I have occasionally heard an Aikido student say he or she is not really interested in Aikido “philosophy,” they just want to do “techniques” and get them “right.” These students seem to believe that advancement in Aikido merely relies on the physical execution of particular waza. When I hear students say things like this, I feel dismayed. How can we do Aikido without any concern for understanding the unique philosophy that O-Sensei provided to the world? I find it especially troubling when this attitude is articulated by a senior student, who should realize that others who have less rank might well look up to him or her as a teacher and a model of how to behave in a dojo, informed by respect for all of Aikido’s teachings.
I have come to see the dojo as an important space for learning ways of being based on gratitude, humility, and esteem for O-Sensei’s ideas about budo. That doesn’t mean that I think people should not have fun or can never laugh when they are working out with others. Doing aikido can and should be a joyful experience. A dojo should be a place of camaraderie, a place where we trust others with our bodies and our spirits. But I believe that Aikido should lead us to wishing to live lives of sincerity and integrity, and part of that learning is by accepting correction and improving upon technique as much as we can. To my way of thinking, waza can be improved upon by studying O-Sensei’s words. His wisdom about “the art of peace” is knowledge to incorporate into our lives.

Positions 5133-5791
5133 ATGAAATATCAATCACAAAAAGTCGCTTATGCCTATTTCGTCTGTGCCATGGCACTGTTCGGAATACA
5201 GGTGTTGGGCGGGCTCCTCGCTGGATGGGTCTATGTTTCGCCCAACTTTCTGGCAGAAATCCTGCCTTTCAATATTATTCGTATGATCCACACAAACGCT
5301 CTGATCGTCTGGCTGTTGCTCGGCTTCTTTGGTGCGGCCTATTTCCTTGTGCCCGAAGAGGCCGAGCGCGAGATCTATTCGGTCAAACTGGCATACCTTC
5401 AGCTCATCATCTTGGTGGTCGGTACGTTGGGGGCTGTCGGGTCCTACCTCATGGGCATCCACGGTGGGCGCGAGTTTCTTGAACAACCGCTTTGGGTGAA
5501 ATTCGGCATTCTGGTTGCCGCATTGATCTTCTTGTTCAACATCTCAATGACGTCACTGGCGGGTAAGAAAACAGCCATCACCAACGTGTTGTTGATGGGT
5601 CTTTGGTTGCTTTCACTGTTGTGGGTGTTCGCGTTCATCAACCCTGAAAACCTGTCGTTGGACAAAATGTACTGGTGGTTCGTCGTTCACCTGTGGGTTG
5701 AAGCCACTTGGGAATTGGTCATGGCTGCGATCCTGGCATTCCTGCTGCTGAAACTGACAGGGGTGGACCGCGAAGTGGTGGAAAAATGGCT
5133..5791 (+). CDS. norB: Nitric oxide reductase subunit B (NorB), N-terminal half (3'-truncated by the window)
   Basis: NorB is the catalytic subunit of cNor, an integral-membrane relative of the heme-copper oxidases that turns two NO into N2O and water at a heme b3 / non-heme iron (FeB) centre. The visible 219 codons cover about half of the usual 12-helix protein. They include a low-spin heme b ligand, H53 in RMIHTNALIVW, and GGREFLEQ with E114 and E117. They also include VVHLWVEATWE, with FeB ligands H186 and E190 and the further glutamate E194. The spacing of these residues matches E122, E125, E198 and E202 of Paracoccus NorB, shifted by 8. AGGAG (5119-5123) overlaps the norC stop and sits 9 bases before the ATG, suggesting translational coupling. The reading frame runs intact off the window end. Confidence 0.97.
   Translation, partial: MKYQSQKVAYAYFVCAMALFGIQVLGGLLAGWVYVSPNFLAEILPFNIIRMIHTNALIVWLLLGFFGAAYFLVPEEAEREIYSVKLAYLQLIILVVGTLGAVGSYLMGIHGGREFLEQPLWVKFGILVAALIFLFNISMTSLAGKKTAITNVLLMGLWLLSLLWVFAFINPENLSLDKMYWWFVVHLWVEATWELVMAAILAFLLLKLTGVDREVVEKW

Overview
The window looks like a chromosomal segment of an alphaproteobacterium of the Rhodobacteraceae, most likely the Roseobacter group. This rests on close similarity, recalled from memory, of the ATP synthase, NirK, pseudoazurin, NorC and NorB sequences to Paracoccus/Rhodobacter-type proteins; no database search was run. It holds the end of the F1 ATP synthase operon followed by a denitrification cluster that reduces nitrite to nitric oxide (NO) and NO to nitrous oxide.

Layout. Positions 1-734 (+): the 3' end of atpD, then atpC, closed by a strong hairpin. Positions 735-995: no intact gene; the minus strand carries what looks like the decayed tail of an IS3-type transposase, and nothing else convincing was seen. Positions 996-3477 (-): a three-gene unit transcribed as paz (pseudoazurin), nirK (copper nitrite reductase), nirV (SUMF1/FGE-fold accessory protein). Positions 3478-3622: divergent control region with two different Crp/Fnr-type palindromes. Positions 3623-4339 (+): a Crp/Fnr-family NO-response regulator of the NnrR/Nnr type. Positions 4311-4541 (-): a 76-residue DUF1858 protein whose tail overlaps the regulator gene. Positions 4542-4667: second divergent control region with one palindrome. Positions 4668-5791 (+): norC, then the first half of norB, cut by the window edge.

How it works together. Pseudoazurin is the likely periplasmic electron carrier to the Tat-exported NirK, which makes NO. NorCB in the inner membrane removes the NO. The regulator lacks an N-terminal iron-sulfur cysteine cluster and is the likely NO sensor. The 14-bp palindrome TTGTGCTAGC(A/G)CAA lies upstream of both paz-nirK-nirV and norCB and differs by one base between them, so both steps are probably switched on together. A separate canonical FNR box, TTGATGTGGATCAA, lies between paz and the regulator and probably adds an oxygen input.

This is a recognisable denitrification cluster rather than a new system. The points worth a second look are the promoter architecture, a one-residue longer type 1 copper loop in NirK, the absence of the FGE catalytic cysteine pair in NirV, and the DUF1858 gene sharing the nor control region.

Aikido is not just for practice on the mat. Ideally, we should carry it out into the world to help promote respect for others. Aikido should engender a deeper sense of the ways in which we are related as a human family. It should help encourage peace and harmony, not just among our partners in the dojo and other fellow humans, but also with the natural world. By reading O-Sensei’s words, we can learn how dedicated he was to these ideals, and we can come to understand how the techniques of Aikido emerge from his deeper reflection on the nature of budo, as well as from his own self-knowledge.